Sean Lennon has teamed up with filmmaker Jordan Galland to write the music for Alter Egos, a forthcoming comedy about superheroes in a setting that resembles real life a bit more than movies, starring the likes of Batman, the X-Men, Iron Man and Spider-Man. (You can watch the trailer for the movie above.) Lennon's soundtrack, a pastiche of familiar superhero movie orchestration and a variety of pop styles, further cements his reputation as a musical chameleon. Lennon chatted with Rolling Stone recently about working on the film, as well as his other projects with his girlfriend, musician and model Charlotte Kemp Muhl.
How did your friend Jordan Galland pitch you on doing the soundtrack for this new movie, Alter Egos?
Jordan Galland and I have been working together on various projects and various media since he was 16 or 17. I made the music for his first film – it's called Rosencrantz and Guildenstern Are Undead, it's like a vampire parody sort of inspired by Tom Stoppard's play. He's a very close friend, so working with him is sort of a labor of love, so it's not a job, per se.
This is a movie about real-life superheroes. Did you have a background in superheroes and comic books?
Well, I do live a double life. I am actually a comic book enthusiast, but not so much for the DC/Marvel type. I'm more into Chris Ware and Robert Crumb, but I did grow up reading Spider-Man, for sure. I think this movie is sort of the superhero genre film, but it's not really because it's not an action film – it's not about special effects and fancy filming technique. It's a dialogue-driven film. It's sort of like a little comedy.
When you're making a movie that on the surface is one thing, but is actually a different thing tonally, how does that affect your decisions in making the music? Is it up to you to find the right balance, to get both moods across at once?
That was really challenging, actually. We went through several versions of the style, or the approach, that we were going to take. At first, we did a kind of goofy, Napoleon Dynamite sort of thing which didn't really work out. It sort of highlighted the wrong aspects of the film. Then there was another direction we went, which was a retro Italian superhero film, kind of a Barbarella direction. I really enjoyed making that music, but it didn't ground the film and it lacked gravity. Despite how silly the film is and how kind of comedic it is, it needed a certain seriousness to sort of propel the more important aspects of the narrative – you know, the parents having been killed by this bad guy and the superhero avenging the murder of his parents. It needed some grounding. That was when we sort of went with the third direction, which was kind of a straight-up action hero style– a serious, orchestrated superhero score.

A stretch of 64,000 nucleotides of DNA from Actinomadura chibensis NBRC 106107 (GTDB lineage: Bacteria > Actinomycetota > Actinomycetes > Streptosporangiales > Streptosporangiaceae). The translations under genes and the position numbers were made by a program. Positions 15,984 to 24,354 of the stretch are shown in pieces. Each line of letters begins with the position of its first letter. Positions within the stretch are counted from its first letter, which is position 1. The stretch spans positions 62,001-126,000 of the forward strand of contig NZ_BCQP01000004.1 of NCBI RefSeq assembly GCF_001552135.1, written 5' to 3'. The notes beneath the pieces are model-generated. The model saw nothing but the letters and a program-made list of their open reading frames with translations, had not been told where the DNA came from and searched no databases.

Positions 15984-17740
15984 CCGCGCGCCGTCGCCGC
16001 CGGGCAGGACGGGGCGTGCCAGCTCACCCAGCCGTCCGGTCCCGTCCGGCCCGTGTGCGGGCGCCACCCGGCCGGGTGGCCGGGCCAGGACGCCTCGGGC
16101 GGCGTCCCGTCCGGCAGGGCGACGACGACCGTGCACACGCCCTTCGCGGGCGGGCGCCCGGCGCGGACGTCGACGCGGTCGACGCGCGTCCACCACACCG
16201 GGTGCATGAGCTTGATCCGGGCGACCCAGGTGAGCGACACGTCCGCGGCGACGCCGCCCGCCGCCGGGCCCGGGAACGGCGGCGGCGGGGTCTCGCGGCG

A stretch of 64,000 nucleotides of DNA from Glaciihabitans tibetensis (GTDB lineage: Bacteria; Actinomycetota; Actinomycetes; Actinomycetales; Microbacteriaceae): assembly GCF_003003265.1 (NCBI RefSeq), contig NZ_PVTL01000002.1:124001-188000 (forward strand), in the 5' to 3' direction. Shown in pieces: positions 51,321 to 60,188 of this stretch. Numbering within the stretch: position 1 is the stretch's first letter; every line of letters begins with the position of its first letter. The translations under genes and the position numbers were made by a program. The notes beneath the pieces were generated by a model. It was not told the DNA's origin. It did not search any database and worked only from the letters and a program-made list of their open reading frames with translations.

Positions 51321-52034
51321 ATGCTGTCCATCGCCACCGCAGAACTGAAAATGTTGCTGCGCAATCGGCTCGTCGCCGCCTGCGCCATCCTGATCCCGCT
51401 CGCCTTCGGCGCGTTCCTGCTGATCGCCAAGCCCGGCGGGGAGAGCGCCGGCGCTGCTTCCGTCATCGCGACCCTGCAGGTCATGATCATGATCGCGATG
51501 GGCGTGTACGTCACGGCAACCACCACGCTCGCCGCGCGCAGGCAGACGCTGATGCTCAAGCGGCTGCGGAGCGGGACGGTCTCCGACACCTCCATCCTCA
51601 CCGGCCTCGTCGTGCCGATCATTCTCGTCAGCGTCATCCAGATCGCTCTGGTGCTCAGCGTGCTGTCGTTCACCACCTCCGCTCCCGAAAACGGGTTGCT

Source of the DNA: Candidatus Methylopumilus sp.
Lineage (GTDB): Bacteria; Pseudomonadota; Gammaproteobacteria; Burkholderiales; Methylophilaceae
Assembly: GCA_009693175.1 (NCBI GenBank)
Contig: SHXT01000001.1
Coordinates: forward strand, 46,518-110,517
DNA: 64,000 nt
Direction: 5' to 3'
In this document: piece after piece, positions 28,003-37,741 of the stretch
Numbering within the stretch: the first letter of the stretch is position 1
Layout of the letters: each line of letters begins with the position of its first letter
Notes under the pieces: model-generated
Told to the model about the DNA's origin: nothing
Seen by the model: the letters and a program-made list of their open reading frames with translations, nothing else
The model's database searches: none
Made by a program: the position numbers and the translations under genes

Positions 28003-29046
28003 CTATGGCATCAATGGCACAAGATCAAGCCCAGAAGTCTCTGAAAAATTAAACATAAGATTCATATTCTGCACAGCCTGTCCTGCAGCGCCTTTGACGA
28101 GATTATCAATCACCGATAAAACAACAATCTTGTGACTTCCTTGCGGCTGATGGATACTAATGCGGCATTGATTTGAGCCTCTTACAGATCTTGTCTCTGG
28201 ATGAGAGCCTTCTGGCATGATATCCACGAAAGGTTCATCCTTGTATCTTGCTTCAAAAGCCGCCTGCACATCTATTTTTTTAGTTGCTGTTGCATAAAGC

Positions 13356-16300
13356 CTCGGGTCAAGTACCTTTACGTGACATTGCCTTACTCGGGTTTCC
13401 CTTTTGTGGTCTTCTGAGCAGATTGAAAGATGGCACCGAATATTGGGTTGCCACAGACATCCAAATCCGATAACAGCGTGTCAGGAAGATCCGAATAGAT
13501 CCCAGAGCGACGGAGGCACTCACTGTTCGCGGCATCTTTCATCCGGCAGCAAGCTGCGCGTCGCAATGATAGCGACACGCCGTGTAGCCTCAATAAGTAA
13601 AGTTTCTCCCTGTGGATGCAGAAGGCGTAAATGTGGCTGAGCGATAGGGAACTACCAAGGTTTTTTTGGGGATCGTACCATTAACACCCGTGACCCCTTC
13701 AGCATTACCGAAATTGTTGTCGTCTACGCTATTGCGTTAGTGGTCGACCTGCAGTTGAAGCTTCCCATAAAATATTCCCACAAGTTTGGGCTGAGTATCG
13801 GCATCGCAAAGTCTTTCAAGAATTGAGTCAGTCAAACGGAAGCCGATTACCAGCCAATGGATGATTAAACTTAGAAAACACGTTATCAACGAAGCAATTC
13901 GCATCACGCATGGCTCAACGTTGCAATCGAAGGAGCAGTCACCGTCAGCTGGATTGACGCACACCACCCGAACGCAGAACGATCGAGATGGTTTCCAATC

So what happens with all this music that you've composed but have had to scrap? If you liked it, what do you end up doing with it?
Well, funny enough, all the stuff that I've thrown away or discarded or put aside from when I was younger, I still have, because it's all on tape. But since the invention of digital, I pretty much lose everything. There are tons of weird records that I think are just gone because I changed computers or the format changed. There is something very fleeting about digital. Maybe now that I have my own label, I could eventually put out some sort of like the Lost Sean Tapes, or something.
What else have you been working on lately?
I have a band called the GOASTT, or the Ghost of a Saber Tooth Tiger is the full name, but we call ourselves the GOASTT. That's with my girlfriend, Charlotte Kemp Muhl, and we've already put out a record called The Acoustic Sessions on Chimera Music, which is my label. I'm also working on producing another band that my girlfriend is in called Kemp and Eden. It's sort of a surrealist folkie girl duo.